Emily Ebers on cross-country travel:
How did the pioneers do it? Did they have to ride with their mothers?
Emily Ebers on divorce:
Alice has a bunch of books about divorce and how it affects kids. It affects kids in a bad way, okay? Does she really need a book to figure that out?
Emily Ebers on friends:
I guess good can come out of volleyball.
Emily Ebers on romance:
I think the only real way to tell if a boy like-likes you is to be direct. Even though it might be scary, the thing to do is just march right up and ask one of your friends to ask someone else to ask one of his friends what he thinks about you.
Journeys. Parents. Friends. Love. Beginnings. Changes. Lies. The truth. Funny. Angry. Smart. Sweet.
Reviews and Awards
CCBC Choices 2008
Scholastic “It’s Emily Ebers’s turn to tell about the summer she meets Millicent Min and Stanford Wong, each of whom has charmed readers in earlier books. Emily, who is effervescent and enthusiastic, has her own story to tell. She’s just moved to Rancho Rosetta, CA, from New Jersey after her parents’ divorce. She directs a lot of anger and unhappiness against her mom, who is also reeling from the change. She writes down her thoughts and feelings in a journal for her dad, who is on the road with a revival tour of his old rock band and has sent the 12-year-old a credit card for her birthday. Emily befriends Millicent at a girls’ summer volleyball league where they’re the worst players. The rapport between the girls is delightful, as Millie shares her idiosyncratic take on her hometown. Emily meets Stanford and assumes that he is tutoring Millie. When she finds out that her new friends have misled her about the situation, her disappointment is palpable. As in Millicent Min, Girl Genius (2003) and Stanford Wong Flunks Big-Time (2005, both Scholastic), family is vitally important. In the end, Emily patches things up with her mom and realizes that some changes can be good, even though they may not work out as expected. It’s a good message for preteens, as is Emily’s insistence on treating others with kindness. Although this book stands on its own, kids will get more pleasure if they read the other two first. With a baby sister on the way for Millicent Min, dare we hope for another sequel?” - School Library Journal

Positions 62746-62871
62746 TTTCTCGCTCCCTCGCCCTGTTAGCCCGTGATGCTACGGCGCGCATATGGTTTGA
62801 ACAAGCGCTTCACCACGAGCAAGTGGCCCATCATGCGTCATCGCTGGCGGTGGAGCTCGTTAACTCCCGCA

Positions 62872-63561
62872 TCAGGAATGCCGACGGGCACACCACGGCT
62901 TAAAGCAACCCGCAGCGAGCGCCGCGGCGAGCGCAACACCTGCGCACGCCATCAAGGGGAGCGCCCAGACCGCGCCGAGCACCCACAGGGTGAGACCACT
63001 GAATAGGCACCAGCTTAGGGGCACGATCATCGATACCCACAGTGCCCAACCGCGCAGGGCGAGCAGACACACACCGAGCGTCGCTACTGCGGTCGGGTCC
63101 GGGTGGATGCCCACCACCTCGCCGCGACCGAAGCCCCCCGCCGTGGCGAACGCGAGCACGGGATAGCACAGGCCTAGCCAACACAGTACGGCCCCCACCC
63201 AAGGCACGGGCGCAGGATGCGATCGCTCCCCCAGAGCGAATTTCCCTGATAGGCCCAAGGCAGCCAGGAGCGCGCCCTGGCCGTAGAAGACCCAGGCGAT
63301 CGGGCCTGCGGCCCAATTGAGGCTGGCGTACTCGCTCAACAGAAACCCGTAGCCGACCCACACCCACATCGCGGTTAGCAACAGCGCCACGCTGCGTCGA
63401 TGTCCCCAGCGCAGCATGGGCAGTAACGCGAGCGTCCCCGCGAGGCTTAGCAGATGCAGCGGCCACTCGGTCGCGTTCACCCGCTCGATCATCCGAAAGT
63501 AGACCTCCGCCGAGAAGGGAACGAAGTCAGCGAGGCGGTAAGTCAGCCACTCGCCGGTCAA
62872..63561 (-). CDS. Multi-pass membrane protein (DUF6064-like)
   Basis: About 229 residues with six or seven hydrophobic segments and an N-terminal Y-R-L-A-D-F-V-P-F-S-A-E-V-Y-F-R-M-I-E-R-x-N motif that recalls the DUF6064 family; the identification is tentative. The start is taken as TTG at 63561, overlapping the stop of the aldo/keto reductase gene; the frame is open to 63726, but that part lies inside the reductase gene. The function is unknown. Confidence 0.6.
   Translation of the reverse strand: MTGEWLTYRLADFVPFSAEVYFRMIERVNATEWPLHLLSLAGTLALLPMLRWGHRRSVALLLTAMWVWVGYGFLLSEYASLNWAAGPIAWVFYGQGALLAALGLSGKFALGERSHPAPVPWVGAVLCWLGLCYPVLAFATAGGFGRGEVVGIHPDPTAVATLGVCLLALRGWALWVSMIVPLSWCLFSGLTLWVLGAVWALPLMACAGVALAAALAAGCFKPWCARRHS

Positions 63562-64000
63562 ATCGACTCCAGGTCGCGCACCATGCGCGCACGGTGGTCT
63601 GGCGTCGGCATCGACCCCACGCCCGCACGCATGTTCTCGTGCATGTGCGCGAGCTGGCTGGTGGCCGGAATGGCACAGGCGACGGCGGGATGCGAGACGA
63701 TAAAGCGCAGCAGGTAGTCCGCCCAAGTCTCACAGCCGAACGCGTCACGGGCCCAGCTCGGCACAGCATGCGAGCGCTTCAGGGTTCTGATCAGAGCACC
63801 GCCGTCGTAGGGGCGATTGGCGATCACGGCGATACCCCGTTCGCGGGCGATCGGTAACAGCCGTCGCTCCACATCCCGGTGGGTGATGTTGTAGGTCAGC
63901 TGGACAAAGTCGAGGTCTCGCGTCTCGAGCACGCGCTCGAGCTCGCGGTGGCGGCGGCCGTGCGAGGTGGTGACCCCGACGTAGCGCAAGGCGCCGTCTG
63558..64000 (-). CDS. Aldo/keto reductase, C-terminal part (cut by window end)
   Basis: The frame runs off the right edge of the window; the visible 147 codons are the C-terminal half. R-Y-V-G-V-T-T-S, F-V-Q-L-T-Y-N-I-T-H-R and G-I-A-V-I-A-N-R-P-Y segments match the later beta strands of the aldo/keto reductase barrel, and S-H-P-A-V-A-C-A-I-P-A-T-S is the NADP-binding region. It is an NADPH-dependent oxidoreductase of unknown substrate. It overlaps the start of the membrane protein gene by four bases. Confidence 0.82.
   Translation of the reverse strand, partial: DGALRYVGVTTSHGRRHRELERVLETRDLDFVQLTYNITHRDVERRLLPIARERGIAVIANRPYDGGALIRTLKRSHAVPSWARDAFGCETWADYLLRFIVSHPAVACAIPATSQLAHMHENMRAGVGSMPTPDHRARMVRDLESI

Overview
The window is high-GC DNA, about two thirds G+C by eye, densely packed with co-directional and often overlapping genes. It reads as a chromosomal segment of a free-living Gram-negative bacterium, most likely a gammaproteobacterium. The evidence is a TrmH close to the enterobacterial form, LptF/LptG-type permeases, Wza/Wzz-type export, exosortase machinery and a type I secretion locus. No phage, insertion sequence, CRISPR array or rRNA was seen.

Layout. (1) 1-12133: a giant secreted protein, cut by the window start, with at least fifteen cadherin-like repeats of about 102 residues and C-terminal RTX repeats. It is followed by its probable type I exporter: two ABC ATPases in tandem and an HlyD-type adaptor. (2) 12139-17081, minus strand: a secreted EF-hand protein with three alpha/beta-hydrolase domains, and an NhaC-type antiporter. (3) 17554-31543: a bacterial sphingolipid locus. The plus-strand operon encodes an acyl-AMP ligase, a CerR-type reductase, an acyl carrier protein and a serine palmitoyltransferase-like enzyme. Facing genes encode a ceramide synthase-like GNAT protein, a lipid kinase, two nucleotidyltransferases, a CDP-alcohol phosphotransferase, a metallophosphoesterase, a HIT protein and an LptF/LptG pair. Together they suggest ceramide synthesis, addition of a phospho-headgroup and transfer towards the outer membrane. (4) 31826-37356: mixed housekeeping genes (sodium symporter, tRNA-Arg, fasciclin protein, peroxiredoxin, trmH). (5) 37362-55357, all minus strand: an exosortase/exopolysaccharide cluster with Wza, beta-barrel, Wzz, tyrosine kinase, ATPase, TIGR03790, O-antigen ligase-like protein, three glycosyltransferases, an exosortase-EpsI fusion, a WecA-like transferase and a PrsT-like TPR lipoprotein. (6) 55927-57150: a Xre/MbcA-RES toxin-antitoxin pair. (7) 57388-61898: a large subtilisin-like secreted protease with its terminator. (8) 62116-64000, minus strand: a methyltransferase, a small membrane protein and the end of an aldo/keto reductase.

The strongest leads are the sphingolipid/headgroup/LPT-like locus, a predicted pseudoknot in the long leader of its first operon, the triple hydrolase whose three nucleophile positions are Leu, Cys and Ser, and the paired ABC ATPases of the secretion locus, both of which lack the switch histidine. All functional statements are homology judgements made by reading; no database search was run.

“There aren’t many authors who can bring energy to the same basic story three times running, but Yee manages to do it in this companion to Millicent Min, Girl Genius (2003) and Stanford Wong Flunks Big-Time (2005). Now, the ruse unfolds from the viewpoint of Millicent’s new friend (and Stanford’s crush) Emily, a blithe spirit prone to blind spots - whether in her dealings with Millie (whose weirdly tidy bedroom prompts praise for having “totally nailed that stark look”) or in her relationship with her father, whom she adores despite his inattentiveness following her parents’ divorce. The format proves less successful than Emily’s faithfully evoked voice; the daily entries (a continuing letter to her incommunicado dad) record details and dialogue too precisely to ring true. But fans of the first two books will enjoy seeing how this telling expands its predecessors’ take on the same events, and most readers will find something to appreciate in Emily’s particular story, which tempers painful truths about divorce’s repercussions with middle-grade romance and humor.” - Booklist
Middle Grade Novel
Trim Size: 5 1/2" x 8 1/4"
Page Count: 288
Foreign Rights: Scholastic
Translation Rights: Scholastic
Rights Available? yes